Pay to work from home?
When the COVID-19 pandemic struck, Disco was unable to let all of its employees work remotely – someone had to be on site to run the factories. The company therefore set up a system in which teleworkers paid a certain amount of Will, which was distributed among the employees who came to the site, Bloomberg reported.
“Ordering certain people to enter while others stay at home is unfair,” Disco CEO Kazuma Sekiya told the press service. “The company’s motto offers behavioral incentives and the choice is yours. It is the power of the Will.
Sekiya introduced the Will economy in 2011, inspired by video games. The disco days when Will’s introduction cut down on overtime and unnecessary meetings. The strategy also boosted the company’s bottom line, according to Bloomberg; Disco posted record revenues and profits over the past year and boasts some of the highest profit margins in the industry. Over the past five years, the company’s stock price has more than tripled.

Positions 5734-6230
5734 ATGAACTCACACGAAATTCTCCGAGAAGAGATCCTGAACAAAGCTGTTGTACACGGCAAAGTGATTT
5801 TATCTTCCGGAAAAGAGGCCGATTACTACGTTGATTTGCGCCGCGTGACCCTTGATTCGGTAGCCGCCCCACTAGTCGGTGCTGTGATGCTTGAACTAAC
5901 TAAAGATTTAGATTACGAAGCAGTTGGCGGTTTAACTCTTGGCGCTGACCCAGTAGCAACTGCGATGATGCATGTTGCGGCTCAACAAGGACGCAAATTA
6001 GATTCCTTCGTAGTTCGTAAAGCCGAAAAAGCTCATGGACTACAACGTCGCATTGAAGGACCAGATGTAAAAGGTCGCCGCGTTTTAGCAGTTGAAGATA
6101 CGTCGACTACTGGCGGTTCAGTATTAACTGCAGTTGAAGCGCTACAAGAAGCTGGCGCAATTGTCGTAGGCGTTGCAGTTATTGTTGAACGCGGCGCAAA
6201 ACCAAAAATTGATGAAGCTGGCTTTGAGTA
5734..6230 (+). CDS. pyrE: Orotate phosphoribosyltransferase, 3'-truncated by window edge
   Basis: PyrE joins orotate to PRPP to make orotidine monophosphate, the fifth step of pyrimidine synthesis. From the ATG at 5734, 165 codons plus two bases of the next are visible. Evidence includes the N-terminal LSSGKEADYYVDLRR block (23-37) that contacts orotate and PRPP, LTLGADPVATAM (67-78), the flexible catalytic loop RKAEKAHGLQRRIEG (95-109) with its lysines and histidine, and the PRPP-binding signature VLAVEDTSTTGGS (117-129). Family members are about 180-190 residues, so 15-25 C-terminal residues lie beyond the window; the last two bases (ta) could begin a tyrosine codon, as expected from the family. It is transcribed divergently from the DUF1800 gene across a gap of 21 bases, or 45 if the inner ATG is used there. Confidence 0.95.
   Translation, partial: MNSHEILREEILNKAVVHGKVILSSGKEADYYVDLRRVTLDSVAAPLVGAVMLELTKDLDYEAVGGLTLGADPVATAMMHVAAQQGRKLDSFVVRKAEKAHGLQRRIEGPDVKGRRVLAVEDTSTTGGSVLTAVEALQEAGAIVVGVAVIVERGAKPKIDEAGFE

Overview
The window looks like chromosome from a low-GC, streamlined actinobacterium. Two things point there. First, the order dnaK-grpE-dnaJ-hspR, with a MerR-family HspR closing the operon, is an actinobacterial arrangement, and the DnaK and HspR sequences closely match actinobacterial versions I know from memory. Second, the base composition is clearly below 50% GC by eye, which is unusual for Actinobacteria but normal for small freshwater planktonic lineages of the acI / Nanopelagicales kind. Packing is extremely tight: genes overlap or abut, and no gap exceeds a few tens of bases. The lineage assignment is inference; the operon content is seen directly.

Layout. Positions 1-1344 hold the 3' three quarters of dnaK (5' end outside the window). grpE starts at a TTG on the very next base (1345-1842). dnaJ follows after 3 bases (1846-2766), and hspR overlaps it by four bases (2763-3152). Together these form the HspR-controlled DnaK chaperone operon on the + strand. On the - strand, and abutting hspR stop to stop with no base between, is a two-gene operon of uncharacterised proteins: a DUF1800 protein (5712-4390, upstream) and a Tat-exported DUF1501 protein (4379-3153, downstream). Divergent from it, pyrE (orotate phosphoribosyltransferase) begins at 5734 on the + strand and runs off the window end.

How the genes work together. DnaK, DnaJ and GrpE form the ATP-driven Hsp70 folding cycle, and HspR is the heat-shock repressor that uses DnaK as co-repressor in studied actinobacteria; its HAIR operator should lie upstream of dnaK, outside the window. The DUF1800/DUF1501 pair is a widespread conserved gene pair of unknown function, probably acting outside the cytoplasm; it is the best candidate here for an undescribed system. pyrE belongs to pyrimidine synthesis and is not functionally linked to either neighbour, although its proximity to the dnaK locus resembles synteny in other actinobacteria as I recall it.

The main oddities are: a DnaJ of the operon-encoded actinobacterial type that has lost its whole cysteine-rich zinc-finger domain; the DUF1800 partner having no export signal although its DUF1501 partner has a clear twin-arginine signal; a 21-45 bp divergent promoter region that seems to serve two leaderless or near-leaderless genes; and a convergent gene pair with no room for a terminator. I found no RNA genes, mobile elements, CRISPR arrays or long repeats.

At the start of the pandemic, 40% of Disco employees chose to show up at the workplace, earning huge bonuses, Sekiya said Bloomberg. Still, infections at the company remained low, reaching a single digit in Japan. Disco employs approximately 5,600 people.
With the rollout of COVID-19 vaccines, companies have debated how to get workers back to the office. Large companies have policies in place to keep workers coming back, but have had mixed results, Bloomberg reported. Some workers choose to quit rather than risk returning to the office.